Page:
In this review, we highlight evidence suggesting that concepts represented in language are used to create a perception of emotion from the constant ebb and flow of other people’s facial muscle movements. In this “construction hypothesis,” (cf. Gendron, Lindquist, Barsalou, & Barrett, 2012) (see also Barrett, 2006b; Barrett, Lindquist, & Gendron, 2007; Barrett, Mesquita, & Gendron, 2011), language plays a constitutive role in emotion perception because words ground the otherwise highly variable instances of an emotion category. We demonstrate that language (...)
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  • Colour Vision and Seeing Colours.Will Davies - 2018 - British Journal for the Philosophy of Science 69 (3):657-690.
    Colour vision plays a foundational explanatory role in the philosophy of colour, and serves as perennial quarry in the wider philosophy of perception. I present two contributions to our understanding of this notion. The first is to develop a constitutive approach to characterizing colour vision. This approach seeks to comprehend the nature of colour vision qua psychological kind, as contrasted with traditional experiential approaches, which prioritize descriptions of our ordinary visual experience of colour. The second contribution is to argue that (...)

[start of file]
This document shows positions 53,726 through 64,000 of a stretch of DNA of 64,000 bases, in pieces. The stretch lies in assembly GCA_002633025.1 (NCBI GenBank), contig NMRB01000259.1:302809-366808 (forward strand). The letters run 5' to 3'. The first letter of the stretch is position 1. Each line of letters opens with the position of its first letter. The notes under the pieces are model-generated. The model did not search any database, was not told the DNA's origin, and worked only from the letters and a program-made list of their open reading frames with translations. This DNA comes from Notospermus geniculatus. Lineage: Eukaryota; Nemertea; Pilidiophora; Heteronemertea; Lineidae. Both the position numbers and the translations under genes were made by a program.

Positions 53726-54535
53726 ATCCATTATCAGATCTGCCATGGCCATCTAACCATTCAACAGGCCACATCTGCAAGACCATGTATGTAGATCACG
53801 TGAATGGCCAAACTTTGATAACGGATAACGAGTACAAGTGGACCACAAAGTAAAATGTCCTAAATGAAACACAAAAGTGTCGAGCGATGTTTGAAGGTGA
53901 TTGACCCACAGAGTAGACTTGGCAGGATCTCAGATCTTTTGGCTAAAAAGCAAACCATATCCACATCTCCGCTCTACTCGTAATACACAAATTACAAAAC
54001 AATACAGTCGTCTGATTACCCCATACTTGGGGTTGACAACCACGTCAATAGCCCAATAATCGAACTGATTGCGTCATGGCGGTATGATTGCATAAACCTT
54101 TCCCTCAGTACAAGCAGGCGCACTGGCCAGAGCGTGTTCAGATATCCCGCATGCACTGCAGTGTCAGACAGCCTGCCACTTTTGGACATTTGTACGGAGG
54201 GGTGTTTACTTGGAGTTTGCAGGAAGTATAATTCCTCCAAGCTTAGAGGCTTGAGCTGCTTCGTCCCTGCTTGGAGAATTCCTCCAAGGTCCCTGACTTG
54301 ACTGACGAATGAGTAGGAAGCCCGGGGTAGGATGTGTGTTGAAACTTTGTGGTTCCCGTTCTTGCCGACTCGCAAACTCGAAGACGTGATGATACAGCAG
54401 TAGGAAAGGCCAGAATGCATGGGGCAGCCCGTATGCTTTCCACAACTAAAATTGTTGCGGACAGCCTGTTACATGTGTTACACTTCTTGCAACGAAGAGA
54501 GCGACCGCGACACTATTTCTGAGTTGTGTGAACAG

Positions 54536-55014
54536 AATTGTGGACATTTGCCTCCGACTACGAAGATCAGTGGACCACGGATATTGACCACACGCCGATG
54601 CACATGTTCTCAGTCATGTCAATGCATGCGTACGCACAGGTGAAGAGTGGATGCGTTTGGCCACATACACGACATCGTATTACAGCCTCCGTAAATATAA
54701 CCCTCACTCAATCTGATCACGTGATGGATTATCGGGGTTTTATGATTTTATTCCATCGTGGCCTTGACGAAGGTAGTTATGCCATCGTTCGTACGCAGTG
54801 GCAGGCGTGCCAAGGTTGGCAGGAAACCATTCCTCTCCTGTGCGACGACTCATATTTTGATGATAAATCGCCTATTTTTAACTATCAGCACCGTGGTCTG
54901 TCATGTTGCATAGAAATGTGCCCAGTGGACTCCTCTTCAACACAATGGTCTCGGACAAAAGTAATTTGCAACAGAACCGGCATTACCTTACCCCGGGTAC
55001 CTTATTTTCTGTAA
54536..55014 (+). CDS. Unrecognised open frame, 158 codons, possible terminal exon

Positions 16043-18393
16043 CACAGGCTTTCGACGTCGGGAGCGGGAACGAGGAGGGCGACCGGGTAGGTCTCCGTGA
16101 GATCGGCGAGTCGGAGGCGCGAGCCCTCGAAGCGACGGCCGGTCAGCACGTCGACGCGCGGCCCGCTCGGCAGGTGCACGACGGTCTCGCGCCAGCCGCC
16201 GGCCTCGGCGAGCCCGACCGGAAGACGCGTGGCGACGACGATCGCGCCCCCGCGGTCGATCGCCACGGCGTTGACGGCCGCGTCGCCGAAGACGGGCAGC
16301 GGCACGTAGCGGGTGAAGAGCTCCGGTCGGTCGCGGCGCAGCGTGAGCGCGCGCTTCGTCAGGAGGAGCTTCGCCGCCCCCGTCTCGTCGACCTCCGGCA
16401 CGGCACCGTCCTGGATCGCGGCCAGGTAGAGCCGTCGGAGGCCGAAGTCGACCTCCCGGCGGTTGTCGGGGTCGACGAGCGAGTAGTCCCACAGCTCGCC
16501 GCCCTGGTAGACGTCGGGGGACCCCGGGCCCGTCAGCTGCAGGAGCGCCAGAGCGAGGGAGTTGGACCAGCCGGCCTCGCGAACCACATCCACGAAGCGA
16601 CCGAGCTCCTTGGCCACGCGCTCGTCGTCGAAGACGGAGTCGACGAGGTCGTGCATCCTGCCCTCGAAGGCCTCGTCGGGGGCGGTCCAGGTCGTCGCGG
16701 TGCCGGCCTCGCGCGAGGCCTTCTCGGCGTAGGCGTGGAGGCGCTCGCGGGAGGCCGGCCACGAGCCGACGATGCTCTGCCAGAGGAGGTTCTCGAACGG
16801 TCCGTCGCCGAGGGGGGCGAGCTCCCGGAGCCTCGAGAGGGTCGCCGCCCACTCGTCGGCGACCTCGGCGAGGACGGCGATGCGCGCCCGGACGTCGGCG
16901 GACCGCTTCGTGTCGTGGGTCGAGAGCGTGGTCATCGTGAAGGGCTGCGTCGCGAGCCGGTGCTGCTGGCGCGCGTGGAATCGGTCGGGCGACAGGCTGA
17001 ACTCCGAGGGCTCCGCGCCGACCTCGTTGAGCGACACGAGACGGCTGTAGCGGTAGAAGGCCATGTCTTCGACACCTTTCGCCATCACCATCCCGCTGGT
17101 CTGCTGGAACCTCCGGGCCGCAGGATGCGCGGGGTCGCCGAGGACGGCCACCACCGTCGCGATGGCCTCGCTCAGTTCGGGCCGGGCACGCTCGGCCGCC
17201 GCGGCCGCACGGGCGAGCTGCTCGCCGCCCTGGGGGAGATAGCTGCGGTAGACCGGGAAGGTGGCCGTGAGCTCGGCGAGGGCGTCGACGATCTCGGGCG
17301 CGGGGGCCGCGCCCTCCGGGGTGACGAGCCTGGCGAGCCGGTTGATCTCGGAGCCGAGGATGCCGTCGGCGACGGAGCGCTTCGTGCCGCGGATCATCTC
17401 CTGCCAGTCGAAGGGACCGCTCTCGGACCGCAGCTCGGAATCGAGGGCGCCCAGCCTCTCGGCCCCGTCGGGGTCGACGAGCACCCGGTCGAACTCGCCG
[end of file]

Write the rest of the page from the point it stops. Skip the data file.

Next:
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  • Thresholds for Color Discrimination in English and Korean Speakers.Debi Roberson, J. Richard Hanley & Hyensou Pak - 2009 - Cognition 112 (3):482-487.
    Categorical perception (CP) is said to occur when a continuum of equally spaced physical changes is perceived as unequally spaced as a function of category membership (Harnad, S. (Ed.) (1987). Psychophysical and cognitive aspects of categorical perception: A critical overview. Cambridge: Cambridge University Press). A common suggestion is that CP for color arises because perception is qualitatively distorted when we learn to categorize a dimension. Contrary to this view, we here report that English speakers show no evidence of lowered discrimination (...)
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  • Language and Perceptual Categorisation.Jules Davidoff - 2001 - Trends in Cognitive Sciences 5 (9):382-387.
  • The Role of the Amygdala in the Appraising Brain.David Sander, Kristen A. Lindquist, Tor D. Wager, Hedy Kober, Eliza Bliss-Moreau & Lisa Feldman Barrett - 2012 - Behavioral and Brain Sciences 35 (3):161.